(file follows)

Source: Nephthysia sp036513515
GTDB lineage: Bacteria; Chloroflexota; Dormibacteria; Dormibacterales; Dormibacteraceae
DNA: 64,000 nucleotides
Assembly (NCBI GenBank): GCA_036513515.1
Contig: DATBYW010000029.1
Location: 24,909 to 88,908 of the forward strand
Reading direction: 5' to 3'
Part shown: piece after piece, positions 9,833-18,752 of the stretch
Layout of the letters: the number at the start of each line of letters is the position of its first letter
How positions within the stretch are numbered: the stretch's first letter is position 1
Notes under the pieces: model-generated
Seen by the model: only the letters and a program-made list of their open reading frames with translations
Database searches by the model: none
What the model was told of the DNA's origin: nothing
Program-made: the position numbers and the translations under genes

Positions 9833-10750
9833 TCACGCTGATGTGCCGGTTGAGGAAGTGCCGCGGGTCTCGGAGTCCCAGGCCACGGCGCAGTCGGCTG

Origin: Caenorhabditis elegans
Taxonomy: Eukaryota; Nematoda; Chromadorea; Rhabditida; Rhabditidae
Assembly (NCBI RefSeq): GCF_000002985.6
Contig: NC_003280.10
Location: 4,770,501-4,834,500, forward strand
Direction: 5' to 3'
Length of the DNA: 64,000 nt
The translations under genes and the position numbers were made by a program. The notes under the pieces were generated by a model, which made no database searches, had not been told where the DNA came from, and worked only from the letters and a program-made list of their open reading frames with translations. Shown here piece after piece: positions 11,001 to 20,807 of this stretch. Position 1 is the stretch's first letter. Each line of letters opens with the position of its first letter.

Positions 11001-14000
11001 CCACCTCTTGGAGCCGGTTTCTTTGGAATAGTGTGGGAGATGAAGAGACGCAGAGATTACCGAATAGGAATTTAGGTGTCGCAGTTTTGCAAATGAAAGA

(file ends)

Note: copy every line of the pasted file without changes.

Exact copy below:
Source: Nephthysia sp036513515
GTDB lineage: Bacteria; Chloroflexota; Dormibacteria; Dormibacterales; Dormibacteraceae
DNA: 64,000 nucleotides
Assembly (NCBI GenBank): GCA_036513515.1
Contig: DATBYW010000029.1
Location: 24,909 to 88,908 of the forward strand
Reading direction: 5' to 3'
Part shown: piece after piece, positions 9,833-18,752 of the stretch
Layout of the letters: the number at the start of each line of letters is the position of its first letter
How positions within the stretch are numbered: the stretch's first letter is position 1
Notes under the pieces: model-generated
Seen by the model: only the letters and a program-made list of their open reading frames with translations
Database searches by the model: none
What the model was told of the DNA's origin: nothing
Program-made: the position numbers and the translations under genes

Positions 9833-10750
9833 TCACGCTGATGTGCCGGTTGAGGAAGTGCCGCGGGTCTCGGAGTCCCAGGCCACGGCGCAGTCGGCTG

Origin: Caenorhabditis elegans
Taxonomy: Eukaryota; Nematoda; Chromadorea; Rhabditida; Rhabditidae
Assembly (NCBI RefSeq): GCF_000002985.6
Contig: NC_003280.10
Location: 4,770,501-4,834,500, forward strand
Direction: 5' to 3'
Length of the DNA: 64,000 nt
The translations under genes and the position numbers were made by a program. The notes under the pieces were generated by a model, which made no database searches, had not been told where the DNA came from, and worked only from the letters and a program-made list of their open reading frames with translations. Shown here piece after piece: positions 11,001 to 20,807 of this stretch. Position 1 is the stretch's first letter. Each line of letters opens with the position of its first letter.

Positions 11001-14000
11001 CCACCTCTTGGAGCCGGTTTCTTTGGAATAGTGTGGGAGATGAAGAGACGCAGAGATTACCGAATAGGAATTTAGGTGTCGCAGTTTTGCAAATGAAAGA